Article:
Regarding the colour of gold sol, my book says

Finest gold sol is red in colour; as the size of particles increases, it appears purple, then blue and finally golden.

This is the image I found on Wikipedia which portrays the same phenomenon.

enter image description here

The same page also discusses the effect of size etc. on the colour, but I don't understand exactly what's happening.

Why shouldn't the colour be the same for all sizes? Isn't it characteristic of the molecules which make the sol as the light absorbed and reflected depends on them?

Does this mean that when we break down any other thing to very small particles, it's sol will change in colour?

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    $\begingroup$ Generally, the electronic structure of a small particle is a function of size - the high fraction of atoms that are on the surface alters the overall bonding. So, yes, changing size can change the color you see since the electronic transitions in the small volume are different. $\endgroup$ – Jon Custer Mar 10 '19 at 0:47
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    $\begingroup$ Yes, the color of colloids is dependent on size. Besides absorption, there is scattering as well. @Natasha, read about the term plasmon, which is collective oscillation of charge density in an electrical conductor. This is the beauty of nanochemistry although Faraday the great knew about this property long time ago. $\endgroup$ – M. Farooq Mar 10 '19 at 1:18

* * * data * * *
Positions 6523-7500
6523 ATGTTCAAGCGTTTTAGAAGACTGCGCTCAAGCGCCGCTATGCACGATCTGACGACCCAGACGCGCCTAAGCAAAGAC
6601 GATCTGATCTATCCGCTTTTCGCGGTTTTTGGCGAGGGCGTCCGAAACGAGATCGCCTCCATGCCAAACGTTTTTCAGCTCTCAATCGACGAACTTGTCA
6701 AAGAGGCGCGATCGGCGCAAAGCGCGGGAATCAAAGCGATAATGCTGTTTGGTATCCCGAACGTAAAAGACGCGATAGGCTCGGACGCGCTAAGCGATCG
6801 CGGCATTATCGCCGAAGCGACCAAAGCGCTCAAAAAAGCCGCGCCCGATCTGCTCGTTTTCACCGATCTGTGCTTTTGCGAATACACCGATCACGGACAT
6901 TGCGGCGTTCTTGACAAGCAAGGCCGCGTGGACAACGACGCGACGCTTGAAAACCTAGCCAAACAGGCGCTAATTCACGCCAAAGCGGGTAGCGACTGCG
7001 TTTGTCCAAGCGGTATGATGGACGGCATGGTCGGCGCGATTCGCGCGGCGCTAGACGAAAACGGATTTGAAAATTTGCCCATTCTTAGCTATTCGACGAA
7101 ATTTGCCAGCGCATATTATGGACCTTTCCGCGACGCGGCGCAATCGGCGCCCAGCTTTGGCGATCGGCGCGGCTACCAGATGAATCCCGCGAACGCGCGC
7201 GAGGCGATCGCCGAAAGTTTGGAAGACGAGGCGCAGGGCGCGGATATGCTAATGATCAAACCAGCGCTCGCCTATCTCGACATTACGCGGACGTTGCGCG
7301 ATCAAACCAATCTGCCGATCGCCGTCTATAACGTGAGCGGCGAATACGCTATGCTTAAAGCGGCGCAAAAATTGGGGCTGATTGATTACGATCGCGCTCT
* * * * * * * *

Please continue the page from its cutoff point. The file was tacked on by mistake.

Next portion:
The color of conductive nanoparticles depends on plasmonics. In brief, quantum behavior predominates in the few electrons of a nanoparticle, rather than as a continuous conduction band. Surface plasmons strongly influence the color and polarization of light in sols and colloids. For example, for hundreds of years, stained glass has been made with gold or selenium to get pinks and reds.

  • $\begingroup$ Does it mean that if we can create nanoparticles of something else, it'll behave in the same way? Or is it characteristic to gold? $\endgroup$ – Eagle Mar 10 '19 at 7:26
  • $\begingroup$ @Natasha Not for, eg, a covalent crystal. Take sugar or carotene, in this case the predominant transition are those of the molecules. Those effects are evident in solid with extended bonding such as metals. Be careful to isolate various mechanisms. The final colour of the sample can rise from abs and various scattering mechanisms. The point is Au nanoparticles can be loosely seen as "molecules". Look what happens at the gold levels when you combine an increasing number of gold atoms. One gets a reduction of the en. gap and a shift in absorption. $\endgroup$ – Alchimista Mar 10 '19 at 9:51
  • $\begingroup$ @Natasha Yes. There are many nanoparticle systems where the behaviour is dominated by the size of the particle. Semiconductor nanoparticles can be tuned to particular colours by size, for example. $\endgroup$ – matt_black Mar 10 '19 at 13:15

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